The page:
Examples Of Heat Expansion And Contraction In Everyday Life

The expansion and contraction of a solid element can be produced by the action of heat (this is when the expansion of the element occurs) and by the action of cold (contraction).

When a sudden temperature change (increase) occurs, most elements expand. When this temperature decreases, the elements contract. For example: on a very hot day the wood expands but when the temperature drops it begins to generate noise as it contracts again.

However, it is important to make a fundamental clarification: when solids expand as a result of heat, it does not mean that they increase their volume. What happens is that the distance between molecule and molecule increases, causing the element to expand. This expansion (or dilation ) exerts a considerable force.

This condition of solids is important to take into account, especially in bridge construction, since it has been proven that a metal bridge that measures 50 meters and that goes from 0º C to 15º C in a short time can expand up to 12 centimeters.

However, not all solids expand in the same way and under the same temperature. For example, aluminum expands 2 times more than the metal iron.

What happens inside the solid?

As the temperature increases , what happens is that the internal energy of the particles increases and their degree of agitation increases.

In other words, what happens is that each particle begins to “ vibrate” and separates from the particle next to it, thus the expansion of the element occurs.

When the heat decreases, the particles decrease their internal energy and little by little they get closer until they are next to each other again.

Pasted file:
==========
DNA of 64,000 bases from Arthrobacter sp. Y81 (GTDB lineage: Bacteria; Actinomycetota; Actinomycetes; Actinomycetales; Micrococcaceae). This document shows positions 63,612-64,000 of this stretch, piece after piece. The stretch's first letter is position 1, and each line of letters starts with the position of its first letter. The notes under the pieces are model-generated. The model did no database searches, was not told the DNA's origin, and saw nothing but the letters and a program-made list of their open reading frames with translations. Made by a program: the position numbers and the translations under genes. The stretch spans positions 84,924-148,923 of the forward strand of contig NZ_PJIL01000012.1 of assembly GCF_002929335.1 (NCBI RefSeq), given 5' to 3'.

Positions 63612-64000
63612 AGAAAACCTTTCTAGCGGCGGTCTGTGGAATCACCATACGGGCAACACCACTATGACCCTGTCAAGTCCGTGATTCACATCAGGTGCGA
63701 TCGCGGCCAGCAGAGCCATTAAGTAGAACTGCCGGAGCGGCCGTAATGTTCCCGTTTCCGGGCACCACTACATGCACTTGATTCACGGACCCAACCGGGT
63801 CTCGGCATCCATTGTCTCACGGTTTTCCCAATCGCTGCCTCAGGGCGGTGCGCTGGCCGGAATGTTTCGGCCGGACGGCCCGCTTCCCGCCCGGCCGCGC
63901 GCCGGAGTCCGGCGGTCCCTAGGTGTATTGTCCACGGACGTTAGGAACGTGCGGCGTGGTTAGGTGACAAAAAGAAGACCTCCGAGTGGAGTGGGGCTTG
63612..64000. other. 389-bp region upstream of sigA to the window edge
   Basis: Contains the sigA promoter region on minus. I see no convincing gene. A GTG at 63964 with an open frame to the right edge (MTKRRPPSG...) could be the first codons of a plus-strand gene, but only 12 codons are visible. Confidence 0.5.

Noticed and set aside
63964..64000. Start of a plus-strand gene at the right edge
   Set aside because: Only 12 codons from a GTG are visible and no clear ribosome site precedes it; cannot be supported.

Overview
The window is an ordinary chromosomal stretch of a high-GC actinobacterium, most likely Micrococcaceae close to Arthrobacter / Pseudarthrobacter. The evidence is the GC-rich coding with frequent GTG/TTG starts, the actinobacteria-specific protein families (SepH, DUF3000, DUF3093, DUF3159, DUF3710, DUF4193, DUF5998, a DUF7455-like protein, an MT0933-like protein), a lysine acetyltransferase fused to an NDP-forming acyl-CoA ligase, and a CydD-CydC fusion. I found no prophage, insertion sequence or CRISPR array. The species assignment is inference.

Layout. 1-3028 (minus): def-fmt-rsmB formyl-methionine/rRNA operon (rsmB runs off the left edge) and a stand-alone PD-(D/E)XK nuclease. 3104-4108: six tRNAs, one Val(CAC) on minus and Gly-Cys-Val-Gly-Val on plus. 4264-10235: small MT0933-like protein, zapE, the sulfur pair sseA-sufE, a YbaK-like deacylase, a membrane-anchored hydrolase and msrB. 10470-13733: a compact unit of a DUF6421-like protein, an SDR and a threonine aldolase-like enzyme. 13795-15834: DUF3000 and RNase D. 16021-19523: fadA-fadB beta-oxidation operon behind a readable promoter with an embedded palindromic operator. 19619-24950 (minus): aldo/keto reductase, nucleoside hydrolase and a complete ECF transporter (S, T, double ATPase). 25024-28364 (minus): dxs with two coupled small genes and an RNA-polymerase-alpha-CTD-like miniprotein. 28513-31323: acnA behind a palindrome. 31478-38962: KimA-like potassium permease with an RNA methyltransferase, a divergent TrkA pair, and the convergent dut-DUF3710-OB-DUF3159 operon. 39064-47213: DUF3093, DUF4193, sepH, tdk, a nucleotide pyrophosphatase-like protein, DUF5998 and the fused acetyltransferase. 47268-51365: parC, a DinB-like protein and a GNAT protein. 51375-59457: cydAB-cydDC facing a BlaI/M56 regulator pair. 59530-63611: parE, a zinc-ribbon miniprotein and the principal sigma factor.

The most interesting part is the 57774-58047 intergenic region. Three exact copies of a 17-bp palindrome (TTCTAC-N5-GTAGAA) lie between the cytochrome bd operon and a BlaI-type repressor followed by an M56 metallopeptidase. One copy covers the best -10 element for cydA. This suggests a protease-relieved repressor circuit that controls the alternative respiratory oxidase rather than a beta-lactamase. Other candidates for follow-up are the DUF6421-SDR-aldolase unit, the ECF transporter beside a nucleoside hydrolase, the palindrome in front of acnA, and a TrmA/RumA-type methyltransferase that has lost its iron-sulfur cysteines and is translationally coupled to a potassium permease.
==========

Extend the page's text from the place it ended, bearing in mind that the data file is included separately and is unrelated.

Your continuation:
Examples of heat expansion and contraction

  1. When a bowl is placed inside the refrigerator and removed . In order to remove the cold from the edge of the container, the same hermetic container must be immersed in hot water, in this way the plastic expands, allowing the contents inside to be extracted.
  2. Water . When heated (boiled) the molecules expand, when cooled they contract and when frozen, the water molecules compact.
  3. Iron . This metal is found in nature in a solid state, that is, its molecules are closer to each other. However, due to the action of heat, this metal dilates ( expands ) and the iron becomes molten iron . The same thing happens with other metals such as aluminum, mercury, lead, etc.
  4. Chewing gum . When chewing gum is at a high temperature, it melts. This is seen during a hot day. Then, if we place this chewing gum in the refrigerator, it contracts and hardens.
  5. The muscles of the body on a day with very low atmospheric temperatures . For this reason, some people have muscle soreness after aerobic training or on very hot and then very cold days. What regulates this is the liquid (water) of our body. But the pain intensifies if the body is dehydrated.
  6. Carbonated water in the freezer.
  7. Timber . On a very hot day it expands. Then, when the temperature drops, it begins to generate noises as it contracts again.
  8. Train track rails . These are built with a certain distance, being slightly separated. Tar is then placed in this space to allow the metal to expand on very hot days and then contract again as the temperature drops.
  9. Glass . If we place a regular glass glass and add boiling water, the inner part of the glass expands while the outer part is cold. This causes the glass to break.
  10. The thermometer . This is composed of liquid mercury. As in liquid elements the particles are relatively distant from each other, when mercury is exposed to heat (for example body fever), the mercury rises up the thermometer since it has become more liquid.

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